Transneft says more taxes mean higher oil tariffs

*Russia’s FinMin proposes property tax for monopolies

*Transneft sees its property tax burden at $1 bln by 2013

*Tax will be paid for by raising transit fees significantly

MOSCOW, Aug 19 (Reuters) - Russia's oil pipeline monopoly Transneft TRNF_p.MM may raise transport tariffs from 2012 due to Finance Ministry plans to abolish its exemption from paying property taxes, the company spokesman said on Thursday.

The Russian Finance Ministry proposed a bill earlier this week that would make natural monopolies including Transneft and the state-owned gas producer Gazprom GAZP.MM start paying taxes on infrastructural property beginning in 2012.

“To pay these taxes we will have to colossally increase our pipeline transit tariffs,” Transneft spokesman Igor Demin told Reuters.

Transneft, which profits solely from oil shipment fees, will raise tariffs by 9.9 percent from December, and had considered cutting tariffs in 2011 once it finished large construction projects, including a pipeline to the Baltic Sea [ID:nLDE66S15L].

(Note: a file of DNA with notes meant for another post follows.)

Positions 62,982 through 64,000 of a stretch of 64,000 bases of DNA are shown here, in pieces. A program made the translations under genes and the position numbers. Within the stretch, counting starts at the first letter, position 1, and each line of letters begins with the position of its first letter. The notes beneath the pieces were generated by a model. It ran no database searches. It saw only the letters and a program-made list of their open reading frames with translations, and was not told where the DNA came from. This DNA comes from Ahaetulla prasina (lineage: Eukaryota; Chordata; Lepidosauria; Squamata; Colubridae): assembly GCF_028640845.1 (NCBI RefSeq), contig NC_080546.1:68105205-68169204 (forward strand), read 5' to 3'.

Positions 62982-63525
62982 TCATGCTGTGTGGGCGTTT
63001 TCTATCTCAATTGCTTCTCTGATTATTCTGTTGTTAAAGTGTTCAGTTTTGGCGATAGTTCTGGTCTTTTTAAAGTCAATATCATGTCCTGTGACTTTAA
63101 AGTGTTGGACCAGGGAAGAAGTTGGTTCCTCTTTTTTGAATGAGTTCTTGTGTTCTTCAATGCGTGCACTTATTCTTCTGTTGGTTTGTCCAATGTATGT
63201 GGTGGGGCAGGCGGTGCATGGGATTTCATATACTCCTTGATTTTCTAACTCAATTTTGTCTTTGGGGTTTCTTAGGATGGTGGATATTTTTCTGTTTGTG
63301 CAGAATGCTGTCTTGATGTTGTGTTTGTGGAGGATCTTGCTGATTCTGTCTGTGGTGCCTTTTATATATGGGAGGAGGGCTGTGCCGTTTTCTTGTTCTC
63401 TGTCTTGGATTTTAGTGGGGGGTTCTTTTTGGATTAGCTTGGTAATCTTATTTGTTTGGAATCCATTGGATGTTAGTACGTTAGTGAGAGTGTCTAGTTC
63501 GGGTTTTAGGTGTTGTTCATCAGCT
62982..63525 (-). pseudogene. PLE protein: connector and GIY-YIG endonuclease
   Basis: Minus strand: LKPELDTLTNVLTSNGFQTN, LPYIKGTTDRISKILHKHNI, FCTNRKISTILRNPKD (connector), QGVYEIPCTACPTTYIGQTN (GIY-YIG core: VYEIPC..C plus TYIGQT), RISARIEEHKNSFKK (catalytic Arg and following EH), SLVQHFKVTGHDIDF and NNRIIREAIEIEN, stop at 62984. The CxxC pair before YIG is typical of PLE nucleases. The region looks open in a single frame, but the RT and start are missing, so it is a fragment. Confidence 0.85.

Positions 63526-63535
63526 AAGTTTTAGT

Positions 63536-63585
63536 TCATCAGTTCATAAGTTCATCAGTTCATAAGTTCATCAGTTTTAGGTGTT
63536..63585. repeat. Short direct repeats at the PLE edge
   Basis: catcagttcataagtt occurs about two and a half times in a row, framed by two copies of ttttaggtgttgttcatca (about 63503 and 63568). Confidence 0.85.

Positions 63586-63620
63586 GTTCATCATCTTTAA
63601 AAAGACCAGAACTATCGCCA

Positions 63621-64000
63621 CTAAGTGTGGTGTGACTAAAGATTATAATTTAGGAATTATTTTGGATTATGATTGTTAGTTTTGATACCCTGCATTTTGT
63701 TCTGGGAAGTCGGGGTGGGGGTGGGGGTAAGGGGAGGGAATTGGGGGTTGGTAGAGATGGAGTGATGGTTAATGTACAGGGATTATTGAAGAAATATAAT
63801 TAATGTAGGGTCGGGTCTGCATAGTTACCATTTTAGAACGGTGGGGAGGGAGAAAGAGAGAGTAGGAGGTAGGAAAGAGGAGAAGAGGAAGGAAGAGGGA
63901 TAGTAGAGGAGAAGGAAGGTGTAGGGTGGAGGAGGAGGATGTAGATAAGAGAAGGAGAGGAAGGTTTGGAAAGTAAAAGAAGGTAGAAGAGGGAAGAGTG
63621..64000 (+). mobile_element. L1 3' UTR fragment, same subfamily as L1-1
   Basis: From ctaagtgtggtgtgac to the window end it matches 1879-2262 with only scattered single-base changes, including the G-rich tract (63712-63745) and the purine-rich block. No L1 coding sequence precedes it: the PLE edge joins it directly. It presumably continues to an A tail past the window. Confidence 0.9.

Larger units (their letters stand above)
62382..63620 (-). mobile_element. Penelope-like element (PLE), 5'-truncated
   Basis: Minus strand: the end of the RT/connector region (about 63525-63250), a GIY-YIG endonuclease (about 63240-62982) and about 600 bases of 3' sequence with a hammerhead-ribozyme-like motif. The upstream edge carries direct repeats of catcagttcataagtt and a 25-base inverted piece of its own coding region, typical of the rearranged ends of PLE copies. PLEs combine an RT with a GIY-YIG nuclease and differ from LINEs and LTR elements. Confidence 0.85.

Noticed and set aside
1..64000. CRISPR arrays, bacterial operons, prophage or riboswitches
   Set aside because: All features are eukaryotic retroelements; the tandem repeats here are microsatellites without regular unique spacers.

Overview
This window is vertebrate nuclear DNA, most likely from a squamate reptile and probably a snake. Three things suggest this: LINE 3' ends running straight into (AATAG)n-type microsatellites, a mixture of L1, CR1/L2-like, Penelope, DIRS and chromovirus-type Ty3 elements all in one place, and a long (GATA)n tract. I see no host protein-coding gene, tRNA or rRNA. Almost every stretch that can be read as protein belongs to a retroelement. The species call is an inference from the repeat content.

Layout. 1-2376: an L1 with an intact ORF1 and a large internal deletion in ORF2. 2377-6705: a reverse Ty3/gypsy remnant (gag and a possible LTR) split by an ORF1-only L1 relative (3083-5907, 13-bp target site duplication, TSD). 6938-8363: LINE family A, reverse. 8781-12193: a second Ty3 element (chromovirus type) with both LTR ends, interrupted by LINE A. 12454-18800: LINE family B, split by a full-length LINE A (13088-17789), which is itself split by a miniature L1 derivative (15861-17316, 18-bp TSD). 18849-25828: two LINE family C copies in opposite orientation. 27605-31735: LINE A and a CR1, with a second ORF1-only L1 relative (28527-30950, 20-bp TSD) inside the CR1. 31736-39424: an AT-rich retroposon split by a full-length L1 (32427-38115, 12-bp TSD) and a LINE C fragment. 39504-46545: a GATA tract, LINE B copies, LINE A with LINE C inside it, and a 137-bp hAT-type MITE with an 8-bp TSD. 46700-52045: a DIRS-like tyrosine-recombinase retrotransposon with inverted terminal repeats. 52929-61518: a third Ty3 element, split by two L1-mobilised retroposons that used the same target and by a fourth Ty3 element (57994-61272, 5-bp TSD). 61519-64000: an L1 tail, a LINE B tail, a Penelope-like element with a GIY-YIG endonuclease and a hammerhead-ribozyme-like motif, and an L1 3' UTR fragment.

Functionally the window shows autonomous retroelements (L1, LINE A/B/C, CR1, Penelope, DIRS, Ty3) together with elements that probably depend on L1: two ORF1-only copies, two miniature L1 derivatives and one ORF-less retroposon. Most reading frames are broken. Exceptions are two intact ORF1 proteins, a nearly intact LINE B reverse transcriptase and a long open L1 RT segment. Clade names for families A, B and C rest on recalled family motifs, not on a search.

“This will no longer be possible because we will have to find a way to pay taxes on our property, and the tax burden will only increase as we finish new projects,” said Demin.

A source in the Federal Tariffs Service (FTS), which sets the oil transport fees for Transneft, told Reuters that the introduction of a property tax could result in a tariff rise of around 10 percent.

Oil companies say tariff hikes hinder development of new deposits and substantially increase costs.

Gazprom's oil arm Gazpromneft SIBN.MM said during a conference call on Thursday that this year's tariffs increase of 15.9 percent from January, was behind its higher operating costs for the quarter [ID:nLDE67H0BA].

“Our operating costs have in fact come down if you exclude the costs related to the tariffs of natural monopolies,” Chief Financial Officer Vadim Yakolev told analysts and investors.

The Finance Ministry proposes to collect a 1.1 percent property tax from the monopolies in 2012 and increase it to 2.2 percent in 2013.

Going by this guidance and factoring in property revaluation and new projects, Transneft, which currently pays no property tax, said it will have to pay $888 million in 2013; $1.08 billion in 2014; and $1.15 billion in 2015.

While Transneft makes recommendations on new tariff rates every year, the final decision lies with the government. (Reporting by Jessica Bachman; editing by Keiron Henderson))